The Rapid Elearning Blog

Archive for November, 2012


Articulate Rapid E-Learning Blog - breaking bad for elearning

Whenever I do a post on clip art, I get bombarded with emails and comments about copyrights and whether or not they can use these assets in their elearning courses.

It makes sense, no one wants to violate any laws or steal someone’s intellectual property. So let’s take a look at some options.

What Does the Microsoft Services Agreement Say?

To answer the Microsoft question, the best place to go is their services agreement. As you can see below in section 8.1:

8.1. Office.com and Office Web App media elements and templates.. If you use Microsoft Office.com or the Microsoft Office Web Apps, you may have access to media images, clip art, animations, sounds, music, video clips, templates, and other forms of content (“media elements”) provided with the software available on Office.com or as part of services associated with the software. You may copy and use the media elements in projects and documents. You may not (i) sell, license, or distribute copies of the media elements by themselves or as a product if the primary value of the product is the media elements; (ii) grant your customers rights to further license or distribute the media elements; (iii) license or distribute for commercial purposes media elements that include the representation of identifiable individuals, governments, logos, trademarks, or emblems or use these types of images in ways that could imply an endorsement or association with your product, entity or activity; or (iv) create obscene works using the media elements. For more information, see the Use of Microsoft Copyrighted Content webpage (http://www.microsoft.com/permission).

Should You Use the Free Assets?

To me the services agreement is pretty clear. However, just because you can use the assets doesn’t mean you always should.

Articulate Rapid E-Learning Blog - should you use clip art in your elearning courses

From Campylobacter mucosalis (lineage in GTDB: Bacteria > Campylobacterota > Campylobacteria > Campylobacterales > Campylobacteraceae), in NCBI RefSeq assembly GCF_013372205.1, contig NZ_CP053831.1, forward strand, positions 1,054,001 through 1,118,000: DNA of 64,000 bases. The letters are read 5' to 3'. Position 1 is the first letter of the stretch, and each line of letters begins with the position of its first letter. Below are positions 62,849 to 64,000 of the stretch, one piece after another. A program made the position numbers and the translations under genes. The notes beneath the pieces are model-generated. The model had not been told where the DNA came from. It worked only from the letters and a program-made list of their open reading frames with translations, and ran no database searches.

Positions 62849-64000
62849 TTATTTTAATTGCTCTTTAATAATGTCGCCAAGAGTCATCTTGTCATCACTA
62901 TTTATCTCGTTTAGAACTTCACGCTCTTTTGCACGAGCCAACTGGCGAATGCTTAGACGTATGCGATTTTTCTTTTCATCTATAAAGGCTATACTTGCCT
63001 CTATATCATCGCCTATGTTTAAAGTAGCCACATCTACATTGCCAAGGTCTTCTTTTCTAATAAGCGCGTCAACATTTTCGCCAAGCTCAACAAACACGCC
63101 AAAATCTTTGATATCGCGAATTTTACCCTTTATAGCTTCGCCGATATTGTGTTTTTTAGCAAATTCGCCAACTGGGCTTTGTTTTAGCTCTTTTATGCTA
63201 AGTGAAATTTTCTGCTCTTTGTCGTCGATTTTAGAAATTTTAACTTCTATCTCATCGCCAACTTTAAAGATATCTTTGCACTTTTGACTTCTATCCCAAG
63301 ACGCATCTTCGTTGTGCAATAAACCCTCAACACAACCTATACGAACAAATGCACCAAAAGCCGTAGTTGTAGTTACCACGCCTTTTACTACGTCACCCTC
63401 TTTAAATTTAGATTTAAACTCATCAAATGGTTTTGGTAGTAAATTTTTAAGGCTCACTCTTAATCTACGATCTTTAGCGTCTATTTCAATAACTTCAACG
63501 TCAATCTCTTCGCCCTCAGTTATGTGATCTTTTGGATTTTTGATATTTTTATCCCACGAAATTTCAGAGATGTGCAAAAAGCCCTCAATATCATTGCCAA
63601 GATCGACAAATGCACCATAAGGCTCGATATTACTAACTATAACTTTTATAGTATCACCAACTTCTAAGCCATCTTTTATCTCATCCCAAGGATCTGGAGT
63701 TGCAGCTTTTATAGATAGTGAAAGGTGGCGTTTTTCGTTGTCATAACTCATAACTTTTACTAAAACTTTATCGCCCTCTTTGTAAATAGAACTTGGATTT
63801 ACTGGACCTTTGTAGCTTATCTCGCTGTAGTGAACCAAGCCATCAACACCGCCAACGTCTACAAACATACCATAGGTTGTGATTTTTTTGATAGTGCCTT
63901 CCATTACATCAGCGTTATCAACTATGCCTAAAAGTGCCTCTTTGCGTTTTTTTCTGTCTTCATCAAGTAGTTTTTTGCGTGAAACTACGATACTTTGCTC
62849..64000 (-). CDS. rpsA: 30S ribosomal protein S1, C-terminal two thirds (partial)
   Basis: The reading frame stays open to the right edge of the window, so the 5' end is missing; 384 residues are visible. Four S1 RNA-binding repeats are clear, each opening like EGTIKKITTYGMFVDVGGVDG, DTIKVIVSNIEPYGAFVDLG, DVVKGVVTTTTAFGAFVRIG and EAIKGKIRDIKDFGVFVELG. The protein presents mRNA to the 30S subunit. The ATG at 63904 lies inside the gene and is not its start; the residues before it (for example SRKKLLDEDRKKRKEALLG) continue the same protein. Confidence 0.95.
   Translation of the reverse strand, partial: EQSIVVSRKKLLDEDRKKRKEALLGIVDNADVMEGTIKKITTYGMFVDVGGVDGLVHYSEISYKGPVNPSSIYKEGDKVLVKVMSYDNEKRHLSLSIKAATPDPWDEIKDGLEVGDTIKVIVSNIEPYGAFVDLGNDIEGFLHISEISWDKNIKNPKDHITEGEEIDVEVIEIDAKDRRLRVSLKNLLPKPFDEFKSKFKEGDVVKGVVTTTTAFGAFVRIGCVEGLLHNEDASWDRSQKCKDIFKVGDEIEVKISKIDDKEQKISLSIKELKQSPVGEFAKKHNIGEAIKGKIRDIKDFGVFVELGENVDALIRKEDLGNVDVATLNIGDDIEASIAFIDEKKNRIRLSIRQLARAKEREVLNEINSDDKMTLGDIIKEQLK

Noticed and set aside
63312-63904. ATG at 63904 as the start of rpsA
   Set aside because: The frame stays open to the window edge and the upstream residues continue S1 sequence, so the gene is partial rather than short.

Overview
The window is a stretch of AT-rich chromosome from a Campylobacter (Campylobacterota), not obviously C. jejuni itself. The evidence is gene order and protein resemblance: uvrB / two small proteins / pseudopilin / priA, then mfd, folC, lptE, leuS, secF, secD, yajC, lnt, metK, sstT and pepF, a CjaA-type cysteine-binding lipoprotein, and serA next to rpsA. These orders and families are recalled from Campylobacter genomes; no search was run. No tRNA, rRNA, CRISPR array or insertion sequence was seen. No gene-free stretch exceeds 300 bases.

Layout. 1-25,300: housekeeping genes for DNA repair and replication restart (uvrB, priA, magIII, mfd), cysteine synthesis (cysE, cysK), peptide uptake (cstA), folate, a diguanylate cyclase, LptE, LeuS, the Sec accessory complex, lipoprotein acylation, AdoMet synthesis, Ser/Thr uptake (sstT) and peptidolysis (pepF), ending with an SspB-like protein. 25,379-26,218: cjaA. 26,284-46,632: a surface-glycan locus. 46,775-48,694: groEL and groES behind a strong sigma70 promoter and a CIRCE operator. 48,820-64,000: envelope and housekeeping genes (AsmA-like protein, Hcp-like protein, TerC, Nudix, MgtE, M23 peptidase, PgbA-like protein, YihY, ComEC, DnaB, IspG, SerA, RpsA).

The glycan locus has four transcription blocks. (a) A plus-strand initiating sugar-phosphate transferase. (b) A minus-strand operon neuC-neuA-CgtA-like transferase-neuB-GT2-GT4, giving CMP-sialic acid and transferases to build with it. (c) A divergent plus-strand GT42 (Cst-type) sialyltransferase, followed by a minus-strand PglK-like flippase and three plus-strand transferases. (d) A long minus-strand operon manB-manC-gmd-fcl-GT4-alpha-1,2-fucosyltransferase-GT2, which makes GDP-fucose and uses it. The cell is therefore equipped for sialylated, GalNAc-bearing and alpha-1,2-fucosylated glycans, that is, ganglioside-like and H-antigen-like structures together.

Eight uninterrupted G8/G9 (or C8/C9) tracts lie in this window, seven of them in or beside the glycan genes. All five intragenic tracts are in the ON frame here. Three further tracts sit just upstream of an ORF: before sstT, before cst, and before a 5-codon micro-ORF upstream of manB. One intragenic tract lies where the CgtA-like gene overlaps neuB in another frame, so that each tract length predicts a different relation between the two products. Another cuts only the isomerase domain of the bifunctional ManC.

There are some projects that you do for use inside the organization and some that you do for consumption by the public. Also, if you build courses for hire, then how you approach the design and construction of the course will be different.

Here’s how I’ve treated it in the past:

  • Internal: For internal projects that weren’t public, I was comfortable using the free assets. They saved time and money because I had quick access to them and they didn’t cost me anything.
  • Public: For public-facing projects I tried to stay away from using the free assets. Not because I couldn’t use them. It’s just that many of the times they didn’t mesh well with our branding and other assets we used. And because they’re so common and familiar, the projects may have come off less custom or personal. Since these were public-facing projects and potential customers I was inclined to put the best product out there. And if the free assets didn’t work I wasn’t going to use them just because they were free.
  • Commercial: When I did commercial or freelance work I very rarely used the free assets—mostly for the same reasons as above. They didn’t look custom. On top of that, I never wanted to put a customer at risk in case someone challenged their legal right to use the assets. Right or wrong, it’s not worth the headache.

My rule of thumb: if you have a budget, then buy the images you need. They’re not that expensive and then you don’t need to waste time asking about fair use. To keep costs down, download the watermarked images and use those as placeholders. When you’re ready, just buy what you need.

If you don’t have a budget, try to get one for the next project you build. All you need to do is ask. The worst that can happen is that you won’t get one. But you may be surprised to find out you will. And if you can’t get a budget, then based on the Microsoft services agreement feel confident using the assets that come with the software you purchased.

What do you think? Click on the comments link to share your thoughts.

Upcoming E-Learning Events

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  • October 21: Sydney. 3-Hour Articulate Virtual Event: 10 Production Tips from the E-Learning Challenges, Creating Engaging Software Training in Rise 360, and more. Register here.
  • October 29: ATD Nashville. Here's Why You Need an E-Learning Portfolio.

Free E-Learning Resources

Want to learn more? Check out these articles and free resources in the community.

Here’s a great job board for e-learning, instructional design, and training jobs

Participate in the weekly e-learning challenges to sharpen your skills

Get your free PowerPoint templates and free graphics & stock images.

Lots of cool e-learning examples to check out and find inspiration.

Getting Started? This e-learning 101 series and the free e-books will help.

 




Articulate Rapid E-Learning Blog - be cooler than this guy by knowing these rapid elearning tips